Magical Celtic Tales
I’ve always loved folk tales, especially ones from our Celtic past. Una Leavy’s nine tales come from Brittany, Cornwall, the Isle of Man, Wales, Scotland and Ireland. They tell of the bravery of heroes; the woman’s world, which demands cunning as well as weaving skills; of dragons and selkies, giants and fairies. These stories have survived because they tap into something very deep within us: the importance of doing the right thing.
Take the Scottish tale: The Seal Catcher’s Story. Poverty-stricken Hamish decides to sell seal skins, which are much prized. His family is aghast; it’s bad luck to kill seals, for some of them are selkies and can become human. Hamish takes no notice until he is tricked and thrown into the sea. There, he meets a selkie he wounded and must cure; only then will he be released. He must learn to respect his fellow creatures and vow never to hunt them again.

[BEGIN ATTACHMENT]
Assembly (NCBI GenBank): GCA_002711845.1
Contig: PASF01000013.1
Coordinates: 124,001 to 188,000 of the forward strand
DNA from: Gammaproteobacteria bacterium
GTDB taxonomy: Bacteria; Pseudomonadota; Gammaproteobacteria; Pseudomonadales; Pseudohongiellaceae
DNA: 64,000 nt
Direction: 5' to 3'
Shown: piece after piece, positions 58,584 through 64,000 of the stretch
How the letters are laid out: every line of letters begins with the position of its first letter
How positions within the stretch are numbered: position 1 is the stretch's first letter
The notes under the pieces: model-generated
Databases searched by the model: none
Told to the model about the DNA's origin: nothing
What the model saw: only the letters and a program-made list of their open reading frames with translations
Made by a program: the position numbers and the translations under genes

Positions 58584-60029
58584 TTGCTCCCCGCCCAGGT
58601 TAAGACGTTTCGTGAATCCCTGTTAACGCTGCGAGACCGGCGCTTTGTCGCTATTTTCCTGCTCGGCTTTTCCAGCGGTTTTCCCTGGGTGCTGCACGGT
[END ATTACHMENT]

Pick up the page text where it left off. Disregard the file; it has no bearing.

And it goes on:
This story is about your place in the world and your responsibilities to others, be they human or animal.
The Magic Pail is a Cornish story, which explores another truth. Here, Jenny and her husband are given an elf-child in a magic pail by an old woman, who sings: Sometimes it’s better/ to give back a treasure. The pail captures a skylark’s song, which delights Jenny, and she vows to keep it. But the elf-child pleads that the skylark needs his song to find a mate. Jenny remembers the old woman’s saying and returns the skylark’s song.
This story looks at that difficult lesson: you cannot chain someone you love. You must learn to let them go.
These stories, evocatively illustrated by Fergal O’Connor, are both about everyday Bronze Age life, and about the problems of being human. Recommended for all ages.